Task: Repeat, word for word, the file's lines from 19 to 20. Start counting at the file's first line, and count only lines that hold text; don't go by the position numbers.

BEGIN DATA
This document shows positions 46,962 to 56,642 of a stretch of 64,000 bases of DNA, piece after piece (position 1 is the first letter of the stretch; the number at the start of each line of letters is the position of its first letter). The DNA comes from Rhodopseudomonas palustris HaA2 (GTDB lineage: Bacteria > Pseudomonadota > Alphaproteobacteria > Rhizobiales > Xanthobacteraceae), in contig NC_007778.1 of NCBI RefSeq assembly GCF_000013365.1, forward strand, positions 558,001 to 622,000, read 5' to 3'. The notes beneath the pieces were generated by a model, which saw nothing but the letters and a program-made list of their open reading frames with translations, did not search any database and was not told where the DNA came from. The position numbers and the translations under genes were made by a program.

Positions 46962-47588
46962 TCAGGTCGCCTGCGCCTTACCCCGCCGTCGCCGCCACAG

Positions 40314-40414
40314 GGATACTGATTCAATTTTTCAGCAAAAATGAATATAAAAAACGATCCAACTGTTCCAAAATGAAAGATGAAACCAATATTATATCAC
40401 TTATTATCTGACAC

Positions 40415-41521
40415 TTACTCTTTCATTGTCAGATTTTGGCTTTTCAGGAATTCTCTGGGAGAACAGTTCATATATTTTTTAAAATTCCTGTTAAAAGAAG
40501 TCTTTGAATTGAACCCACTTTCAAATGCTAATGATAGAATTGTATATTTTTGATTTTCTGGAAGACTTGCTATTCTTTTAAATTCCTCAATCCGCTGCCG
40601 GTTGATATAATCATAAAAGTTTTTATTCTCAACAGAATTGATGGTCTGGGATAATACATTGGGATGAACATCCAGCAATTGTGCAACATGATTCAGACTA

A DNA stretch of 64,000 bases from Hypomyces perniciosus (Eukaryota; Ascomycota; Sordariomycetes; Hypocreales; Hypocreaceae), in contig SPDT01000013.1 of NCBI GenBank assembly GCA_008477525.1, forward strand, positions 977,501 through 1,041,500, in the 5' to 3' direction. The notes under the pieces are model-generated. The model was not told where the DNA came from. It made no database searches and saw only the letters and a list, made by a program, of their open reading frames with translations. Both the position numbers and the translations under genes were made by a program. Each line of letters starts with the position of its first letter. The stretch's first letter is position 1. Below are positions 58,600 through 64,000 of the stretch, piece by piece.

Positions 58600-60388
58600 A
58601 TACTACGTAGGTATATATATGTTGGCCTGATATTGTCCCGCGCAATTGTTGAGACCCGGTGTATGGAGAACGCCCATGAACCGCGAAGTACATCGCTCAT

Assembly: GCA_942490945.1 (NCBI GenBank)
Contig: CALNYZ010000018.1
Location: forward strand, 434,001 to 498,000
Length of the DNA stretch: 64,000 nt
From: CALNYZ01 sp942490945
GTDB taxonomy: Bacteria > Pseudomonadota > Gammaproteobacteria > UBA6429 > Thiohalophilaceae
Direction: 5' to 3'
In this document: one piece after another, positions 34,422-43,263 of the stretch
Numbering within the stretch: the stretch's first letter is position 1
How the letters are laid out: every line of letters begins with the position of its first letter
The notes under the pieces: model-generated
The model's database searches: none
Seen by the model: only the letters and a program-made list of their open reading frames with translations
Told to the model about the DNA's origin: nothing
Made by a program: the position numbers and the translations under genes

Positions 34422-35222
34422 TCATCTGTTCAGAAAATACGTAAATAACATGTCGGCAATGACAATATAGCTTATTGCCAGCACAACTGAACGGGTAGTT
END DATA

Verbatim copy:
From: CALNYZ01 sp942490945
GTDB taxonomy: Bacteria > Pseudomonadota > Gammaproteobacteria > UBA6429 > Thiohalophilaceae